Silicon Valley takes on health care as tech billionaires disrupt insurance, pharmaceutical markets
Health care costs are top of mind for the millions of Americans that made their annual Open Enrollment elections with a goal of saving in 2023. This is especially true for the many Americans that are still looking for ways to save even after selecting the most affordable options for coverage available during their employers’ signup period.
With the rising cost of health care and prescription drugs, consumers are now turning to unlikely sources for relief: Silicon Valley tech billionaires.
USC experts discuss the significance of billionaire tech gurus like Mark Cuban (Cost Plus Drugs) and Jeff Bezos (Amazon Pharmacy and the new RPT Amazon virtual clinics) disrupting the business of health care and prescription drugs.
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Future success relies on lessons learned from the past
An expert in startups and growth hacking, Paul Orlando directs the Lloyd Greif Center for Entrepreneurial Studies at USC Marshall. He has also co-founded and led startup accelerators and incubators based in Hong Kong, Rome and online.
“Health insurance and prescription drugs — what startups might call ‘boring industries’ are ripe for disruption. And much needed. I don’t believe many people rave over their health insurance provider or how inexpensive their prescription medicines are.
“At the same time, we’ve seen ethical dilemmas and unintended consequences from attempted business building with prescription drugs, such as the Oxycontin/Purdue Pharma scandal. With health insurance and medications in the U.S. at high costs to the consumer globally and without outcomes that match those costs, I look forward to disruption in these industries.”
Not exactly the act of public service you imagined, but still a step in the right direction
“Health care has been in the crosshairs of technology leaders for a long time because the size of the space — the sheer volume spent on health care in the U.S. — is too big to ignore. The pharmaceutical sector is simply a more focused attempt at teasing out a piece of the healthcare system that maybe has a higher probability of success than attacking all of healthcare at once.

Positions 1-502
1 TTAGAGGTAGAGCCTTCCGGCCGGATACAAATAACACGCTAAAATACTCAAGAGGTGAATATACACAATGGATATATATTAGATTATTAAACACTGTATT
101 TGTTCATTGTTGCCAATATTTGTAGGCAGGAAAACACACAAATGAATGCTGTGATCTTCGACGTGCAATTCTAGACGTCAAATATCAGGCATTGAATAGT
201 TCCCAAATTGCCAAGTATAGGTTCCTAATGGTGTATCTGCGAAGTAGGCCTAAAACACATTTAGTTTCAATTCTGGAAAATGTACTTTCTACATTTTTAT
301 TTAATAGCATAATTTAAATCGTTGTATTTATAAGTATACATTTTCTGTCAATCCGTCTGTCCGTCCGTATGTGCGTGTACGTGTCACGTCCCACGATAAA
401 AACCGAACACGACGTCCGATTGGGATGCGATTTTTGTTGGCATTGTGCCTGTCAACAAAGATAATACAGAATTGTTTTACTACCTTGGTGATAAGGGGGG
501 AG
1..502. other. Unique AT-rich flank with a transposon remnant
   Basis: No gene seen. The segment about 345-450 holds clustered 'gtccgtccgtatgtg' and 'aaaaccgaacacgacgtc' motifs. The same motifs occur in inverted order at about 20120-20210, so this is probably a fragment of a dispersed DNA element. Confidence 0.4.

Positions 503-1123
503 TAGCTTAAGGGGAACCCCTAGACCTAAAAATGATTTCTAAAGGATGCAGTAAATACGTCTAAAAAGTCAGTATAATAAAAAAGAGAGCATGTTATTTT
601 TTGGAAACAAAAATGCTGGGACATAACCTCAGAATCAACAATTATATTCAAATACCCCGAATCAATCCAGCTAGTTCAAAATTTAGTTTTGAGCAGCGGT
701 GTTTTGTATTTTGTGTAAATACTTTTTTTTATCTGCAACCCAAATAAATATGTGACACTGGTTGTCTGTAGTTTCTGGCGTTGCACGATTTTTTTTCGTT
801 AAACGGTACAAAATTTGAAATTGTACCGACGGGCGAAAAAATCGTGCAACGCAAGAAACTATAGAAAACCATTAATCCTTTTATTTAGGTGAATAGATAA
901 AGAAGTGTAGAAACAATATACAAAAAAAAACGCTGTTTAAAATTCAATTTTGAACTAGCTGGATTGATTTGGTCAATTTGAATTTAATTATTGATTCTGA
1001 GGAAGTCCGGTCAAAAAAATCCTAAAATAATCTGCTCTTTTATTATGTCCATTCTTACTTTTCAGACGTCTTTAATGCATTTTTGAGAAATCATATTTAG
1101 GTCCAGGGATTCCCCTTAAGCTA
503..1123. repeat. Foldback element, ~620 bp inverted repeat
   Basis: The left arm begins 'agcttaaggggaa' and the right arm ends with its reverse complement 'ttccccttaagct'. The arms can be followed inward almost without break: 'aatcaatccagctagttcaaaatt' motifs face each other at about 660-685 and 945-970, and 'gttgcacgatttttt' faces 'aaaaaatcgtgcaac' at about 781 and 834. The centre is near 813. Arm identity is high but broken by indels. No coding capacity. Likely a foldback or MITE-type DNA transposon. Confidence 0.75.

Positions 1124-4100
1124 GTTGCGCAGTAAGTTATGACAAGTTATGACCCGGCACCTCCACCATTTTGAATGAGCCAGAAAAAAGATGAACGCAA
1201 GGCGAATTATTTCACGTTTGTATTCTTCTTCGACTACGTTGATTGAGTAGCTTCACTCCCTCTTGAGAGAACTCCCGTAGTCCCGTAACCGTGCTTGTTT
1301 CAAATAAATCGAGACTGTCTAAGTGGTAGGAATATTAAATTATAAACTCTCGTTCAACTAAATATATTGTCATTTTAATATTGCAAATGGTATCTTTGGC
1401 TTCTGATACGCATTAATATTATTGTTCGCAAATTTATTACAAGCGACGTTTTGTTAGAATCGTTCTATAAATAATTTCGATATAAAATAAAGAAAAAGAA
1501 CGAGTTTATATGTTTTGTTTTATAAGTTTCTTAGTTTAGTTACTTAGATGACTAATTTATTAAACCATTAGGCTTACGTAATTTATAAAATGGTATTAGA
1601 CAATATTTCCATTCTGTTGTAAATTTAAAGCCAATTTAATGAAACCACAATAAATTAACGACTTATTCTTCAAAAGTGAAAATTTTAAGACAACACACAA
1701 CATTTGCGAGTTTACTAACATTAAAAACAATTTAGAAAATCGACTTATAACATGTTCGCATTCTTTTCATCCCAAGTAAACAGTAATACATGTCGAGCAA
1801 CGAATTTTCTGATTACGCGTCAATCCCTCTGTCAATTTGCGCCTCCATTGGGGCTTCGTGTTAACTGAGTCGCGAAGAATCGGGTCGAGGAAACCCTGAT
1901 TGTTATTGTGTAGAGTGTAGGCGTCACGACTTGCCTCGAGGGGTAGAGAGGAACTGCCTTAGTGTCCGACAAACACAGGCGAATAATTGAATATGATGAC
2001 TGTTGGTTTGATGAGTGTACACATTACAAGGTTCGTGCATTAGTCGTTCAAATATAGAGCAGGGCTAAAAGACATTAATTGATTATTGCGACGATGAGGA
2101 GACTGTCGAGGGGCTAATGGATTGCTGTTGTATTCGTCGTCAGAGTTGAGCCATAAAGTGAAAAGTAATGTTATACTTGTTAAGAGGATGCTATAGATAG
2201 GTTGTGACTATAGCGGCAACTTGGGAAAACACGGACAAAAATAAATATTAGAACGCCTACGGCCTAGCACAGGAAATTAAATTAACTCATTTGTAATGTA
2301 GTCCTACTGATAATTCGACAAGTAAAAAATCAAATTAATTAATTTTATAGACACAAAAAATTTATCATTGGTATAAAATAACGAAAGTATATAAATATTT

“Are these technology billionaires doing this as part of giving back to society? No, not necessarily. Health care is the biggest sector of the U.S. economy in terms of cost and the largest opportunity for creating a profitable business. And because it is so inefficient and fragmented, there is an opportunity to both cut down on costs and still create a profitable company. So it’s a win-win; it has a social impact, plus it’s a good business to be in.”
Can Mark or Jeff solve our prescription drug cost crisis?
It depends on the drug, explained Karen Van Nuys, a health and finance expert at the USC Schaeffer Center for Health Policy and Economics.
“One way that you can answer that is from the perspective of a patient who can get Imatinib from Mark Cuban’s Cost Plus Drugs for $14.40 a month. If they had gone through their insurance system and not used Mark Cuban, they would have potentially had a coinsurance payment of hundreds of dollars a month for this drug, or even more. By the way, this is a cancer drug that is enormously effective for chronic myelogenous leukemia. Patients are frequently put on this drug for life to keep cancer in remission. So patients having access to it for $14.40 a month, and not $800 a month of a copayment for the rest of their lives, makes a huge difference.”
But mail order prescription services like Cost Plus Drugs comes with limitations, she warned.
“One of the things to keep in mind is that so far, all of these solutions are mail order, which aren’t great for drugs like insulin that need to be refrigerated. That is still a problem that needs solving. We need to come up with creative models that bypass the insurance system for drugs like insulin and get low-cost options to patients. You just can’t do that through mail order.”
(Photo/Karolina Grabowska from Pexels)